by Susan Markisz
for The New York Times

March 1, 2001
Rye, NY

I was glad I went to work today. I should stress that I enjoy going to work most days, but when an editor prefaces an assignment with "this sounds kind of interesting," I'm usually hooked long before I take out my camera.

Robert Isley III is a "Luthier" which is French for violinmaker. Robert's six year old son, Robert Clark Isley was with his dad the day I went to his studio to take pictures of him crafting his violins, which take over 120 hours of meticulous work for each instrument.

As my camera's frame counter headed numerically upward on my second or third roll of film, my defining moment had not yet materialized.

The setting sun provided warm light coming in from the window of the small second-floor studio. Robert Isley, violinmaker, had several violins in various stages of development. One could barely imagine that he was crafting a $12,000 instrument, as he "thicknessed the rib stock," removing the bulk of wood from thin strips of wood with a block plane on his worktable. Later on, the wood took on the sensuous shape of the instrument we associate with philharmonic orchestras.

Robert Isley III, a Violinmaker, working in his studio on one of his handmade violins.
2001 Susan B. Markisz
for The New York Times

(A little name dropping here: Though I don't play the violin, I am a descendant of Ludwig Spohr, a 19th century German violinist, composer who conducted the Theater an der Wien (in Vienna) in the mid 1800's and who was a contemporary of Beethoven. I always enjoy a repartee with classical musicians, because they know all about Spohr, who, while celebrated in his day, and by contemporary fiddlers, never quite became a household name in the 20th century, but whose contribution to music is nonetheless well-known in classical music circles.)

As we talked about violinmaking and the making of music, Robert explained that his son played the violin. Young Robert, however, was shy and wanted no part of an intimate violin concerto in the presence of this photographer and his dad, preferring, instead, to play with his Game Boy, standing near his dad as he worked.

Robert appeared to be just a tad uncomfortable by his son's presence, (more on my behalf, I think), but I reassured him by saying: "He's fine, he's just fine." In truth, however, the little guy appeared at odd times in my viewfinder. I would get a nice picture of his dad, backlit by the waning window light, for example, with young Robert nearby, swinging around on a swivel chair, with only his leg sticking out. I wanted him either in the picture or out, but I did not have the heart to ask him to move.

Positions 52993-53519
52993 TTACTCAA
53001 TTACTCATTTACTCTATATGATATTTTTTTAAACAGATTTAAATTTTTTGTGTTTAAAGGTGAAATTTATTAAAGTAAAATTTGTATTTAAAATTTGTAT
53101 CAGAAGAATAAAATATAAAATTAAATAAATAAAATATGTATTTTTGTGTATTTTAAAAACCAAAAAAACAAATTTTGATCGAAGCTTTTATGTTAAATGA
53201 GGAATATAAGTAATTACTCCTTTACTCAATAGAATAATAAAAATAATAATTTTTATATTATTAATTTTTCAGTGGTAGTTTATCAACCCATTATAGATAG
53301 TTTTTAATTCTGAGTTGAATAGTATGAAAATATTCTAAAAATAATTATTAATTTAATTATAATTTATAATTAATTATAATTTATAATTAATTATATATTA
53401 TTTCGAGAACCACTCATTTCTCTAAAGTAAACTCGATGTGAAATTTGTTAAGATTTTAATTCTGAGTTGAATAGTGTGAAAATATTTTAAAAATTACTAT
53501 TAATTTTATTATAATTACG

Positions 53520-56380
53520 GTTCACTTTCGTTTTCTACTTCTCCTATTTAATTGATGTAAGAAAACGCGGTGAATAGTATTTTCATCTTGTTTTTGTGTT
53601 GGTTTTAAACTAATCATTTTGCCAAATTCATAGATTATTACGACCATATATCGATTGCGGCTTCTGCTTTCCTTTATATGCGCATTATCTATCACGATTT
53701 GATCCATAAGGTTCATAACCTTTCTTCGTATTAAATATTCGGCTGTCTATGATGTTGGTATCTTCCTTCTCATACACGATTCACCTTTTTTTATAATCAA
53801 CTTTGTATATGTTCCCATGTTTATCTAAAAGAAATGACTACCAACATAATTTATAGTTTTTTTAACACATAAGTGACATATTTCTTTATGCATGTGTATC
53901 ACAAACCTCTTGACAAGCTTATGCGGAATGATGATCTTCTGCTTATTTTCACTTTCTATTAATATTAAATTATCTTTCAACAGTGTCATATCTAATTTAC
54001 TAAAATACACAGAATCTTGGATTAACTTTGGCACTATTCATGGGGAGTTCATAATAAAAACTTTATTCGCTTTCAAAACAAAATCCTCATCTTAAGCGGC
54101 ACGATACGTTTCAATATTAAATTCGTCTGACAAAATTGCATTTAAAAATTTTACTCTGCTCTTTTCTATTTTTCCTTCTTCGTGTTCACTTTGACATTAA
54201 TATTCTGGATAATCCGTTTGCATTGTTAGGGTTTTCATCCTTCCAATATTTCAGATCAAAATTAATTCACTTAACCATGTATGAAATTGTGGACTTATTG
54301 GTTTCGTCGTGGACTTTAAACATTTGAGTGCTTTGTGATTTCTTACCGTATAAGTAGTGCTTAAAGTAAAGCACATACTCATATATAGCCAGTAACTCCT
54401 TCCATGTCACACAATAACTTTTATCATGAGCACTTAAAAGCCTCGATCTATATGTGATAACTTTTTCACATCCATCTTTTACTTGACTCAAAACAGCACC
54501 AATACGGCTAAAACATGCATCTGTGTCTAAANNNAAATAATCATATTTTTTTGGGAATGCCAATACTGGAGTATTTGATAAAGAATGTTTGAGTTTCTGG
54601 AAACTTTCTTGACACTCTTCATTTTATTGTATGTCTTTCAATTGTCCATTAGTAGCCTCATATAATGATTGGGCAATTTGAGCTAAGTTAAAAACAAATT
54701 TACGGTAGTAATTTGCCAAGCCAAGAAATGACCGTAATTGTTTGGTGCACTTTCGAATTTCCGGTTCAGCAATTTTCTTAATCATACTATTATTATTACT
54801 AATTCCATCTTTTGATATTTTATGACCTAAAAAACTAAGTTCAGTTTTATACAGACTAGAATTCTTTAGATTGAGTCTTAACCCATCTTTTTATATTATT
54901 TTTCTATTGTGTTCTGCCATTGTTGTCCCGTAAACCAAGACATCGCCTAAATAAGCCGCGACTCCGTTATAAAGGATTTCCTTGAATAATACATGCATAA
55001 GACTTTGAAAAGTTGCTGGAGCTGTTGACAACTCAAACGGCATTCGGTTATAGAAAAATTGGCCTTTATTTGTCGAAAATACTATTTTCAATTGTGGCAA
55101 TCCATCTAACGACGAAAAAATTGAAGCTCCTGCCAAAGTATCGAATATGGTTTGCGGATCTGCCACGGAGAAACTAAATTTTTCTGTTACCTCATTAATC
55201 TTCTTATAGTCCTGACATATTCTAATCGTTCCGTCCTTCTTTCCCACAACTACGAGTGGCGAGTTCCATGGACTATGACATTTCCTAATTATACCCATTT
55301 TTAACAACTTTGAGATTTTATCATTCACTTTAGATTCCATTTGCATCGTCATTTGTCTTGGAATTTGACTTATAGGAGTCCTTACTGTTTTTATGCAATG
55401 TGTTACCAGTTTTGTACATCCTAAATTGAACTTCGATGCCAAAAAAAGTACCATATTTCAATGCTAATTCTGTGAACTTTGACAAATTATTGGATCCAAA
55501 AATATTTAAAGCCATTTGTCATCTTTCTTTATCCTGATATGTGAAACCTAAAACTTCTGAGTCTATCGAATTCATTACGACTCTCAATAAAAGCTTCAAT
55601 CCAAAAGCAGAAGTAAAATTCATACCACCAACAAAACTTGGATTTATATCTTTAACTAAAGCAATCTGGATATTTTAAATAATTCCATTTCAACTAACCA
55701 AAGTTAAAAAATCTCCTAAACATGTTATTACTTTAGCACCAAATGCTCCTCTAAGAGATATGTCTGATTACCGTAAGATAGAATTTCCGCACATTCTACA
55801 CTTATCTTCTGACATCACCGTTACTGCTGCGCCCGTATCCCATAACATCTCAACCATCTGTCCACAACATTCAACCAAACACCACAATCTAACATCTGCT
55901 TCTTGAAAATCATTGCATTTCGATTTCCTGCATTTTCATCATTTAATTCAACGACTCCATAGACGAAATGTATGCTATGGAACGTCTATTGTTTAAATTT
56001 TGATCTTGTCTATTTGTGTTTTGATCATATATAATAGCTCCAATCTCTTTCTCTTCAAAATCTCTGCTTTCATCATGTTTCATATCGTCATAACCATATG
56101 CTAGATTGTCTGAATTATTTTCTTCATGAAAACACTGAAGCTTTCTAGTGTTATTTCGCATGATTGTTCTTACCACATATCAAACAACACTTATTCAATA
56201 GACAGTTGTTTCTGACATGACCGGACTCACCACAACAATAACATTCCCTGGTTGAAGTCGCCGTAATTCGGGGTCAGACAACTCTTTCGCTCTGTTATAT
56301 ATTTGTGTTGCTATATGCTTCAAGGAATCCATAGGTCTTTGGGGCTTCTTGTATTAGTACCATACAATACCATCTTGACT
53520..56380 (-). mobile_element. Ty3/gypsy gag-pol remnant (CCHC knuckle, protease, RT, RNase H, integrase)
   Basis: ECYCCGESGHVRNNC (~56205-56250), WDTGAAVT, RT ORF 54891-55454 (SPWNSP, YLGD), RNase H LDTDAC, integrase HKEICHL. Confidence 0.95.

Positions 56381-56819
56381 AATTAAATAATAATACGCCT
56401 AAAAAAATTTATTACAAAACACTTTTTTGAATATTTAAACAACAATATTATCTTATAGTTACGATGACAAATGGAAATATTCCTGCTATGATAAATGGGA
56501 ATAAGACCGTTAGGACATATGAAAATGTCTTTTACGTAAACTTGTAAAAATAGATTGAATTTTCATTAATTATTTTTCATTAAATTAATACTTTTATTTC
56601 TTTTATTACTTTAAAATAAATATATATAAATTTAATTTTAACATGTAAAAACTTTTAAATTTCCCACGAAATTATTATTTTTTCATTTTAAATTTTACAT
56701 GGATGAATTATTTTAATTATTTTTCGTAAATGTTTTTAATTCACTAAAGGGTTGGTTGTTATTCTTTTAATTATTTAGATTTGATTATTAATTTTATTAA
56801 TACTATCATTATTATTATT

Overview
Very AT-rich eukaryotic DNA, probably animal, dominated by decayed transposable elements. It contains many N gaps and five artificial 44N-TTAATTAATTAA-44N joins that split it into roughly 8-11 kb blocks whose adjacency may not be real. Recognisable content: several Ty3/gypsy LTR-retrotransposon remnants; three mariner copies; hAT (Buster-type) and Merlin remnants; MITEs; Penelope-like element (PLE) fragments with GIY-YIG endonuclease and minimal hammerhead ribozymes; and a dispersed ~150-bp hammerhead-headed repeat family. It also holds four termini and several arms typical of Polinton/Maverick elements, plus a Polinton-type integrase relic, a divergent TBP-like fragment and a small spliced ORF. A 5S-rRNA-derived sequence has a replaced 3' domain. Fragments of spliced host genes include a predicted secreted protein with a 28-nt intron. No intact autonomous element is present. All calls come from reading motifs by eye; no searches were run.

Robert Clark Isley, 6, hangs out as his dad thicknesses the rib stock, planing wood to make a violin.
2001 Susan B. Markisz

for The New York Times

The son didn't figure in any significant way into the story, which was about instrument makers and their craft. (Earlier in the day, I had photographed a fellow making drones and chanters for bagpipes). But I knew in my heart that there was something to this unfolding scenario that would result in a picture.

Something about the child's presence and his relationship to his dad, kept my patience for imagery intact. I photographed around him, and I waited for an illusory moment, which I could no more have put into words than I could have composed the picture myself. I was not sure what it was I was waiting for, but I was certain, if I waited long enough, it would happen.

The warm afternoon sun had practically vanished now and I was left with the remnants of a dusky blue light coming in the window. I took out my flash, put it on a cord off camera and bounced the powered down strobe off the ceiling. Robert Isley mixed in a little bit of color to the varnish that he uses and then proceeded to work on a violin, lightly brushing some of the lustrous mixture on the wood, giving it a fine patina. Young Robert, meanwhile, had put down his Game Boy and had become intrigued by the finishing process. I realized that something was happening here. I was into my third roll of film; half of it with an imaginary latent image, like an artist's blank canvas, the potential for a really nice picture in the palette of my mind's eye. Painters may take umbrage to my analogy but photography doesn't just happen. It may require technology or circuitry of some kind, but ultimately it requires a vision, or an idea, or the seed of an idea. A seed is what I was working with.

Suddenly, the violinmaker's son, climbed up on a chair behind his dad, and put his arms around his dad's neck, peering over his shoulder, intently studying the application of varnish to the violin. My heart started beating faster, knowing that this is what it was I had been waiting for. I shot three or four frames, as six year old Robert Clark Isley surrounded his arms around his captive dad's shoulders for a few moments, at rapt attention as his dad worked meticulously on the violin. Almost as quickly, I realized there might be a better perspective. I got down on the floor, looked up at the father and son and saw the violins hanging from a rack in the background and pressed the shutter twice. I couldn't have asked for a sweeter or more genuine moment. Just as quickly, the moment was over, and so was my assignment.

Violinmaker Robert Isley III applies varnish to one of his handcrafted violins, as his son Robert Clark Isley peers intently over his shoulder.
Copyright 2001 Susan B. Markisz for The New York Times

The moment between father and son speaks volumes about parenthood, and patience and the craft of making something fine. A relationship, a violin, a photograph, a moment.

Susan B. Markisz
March 2001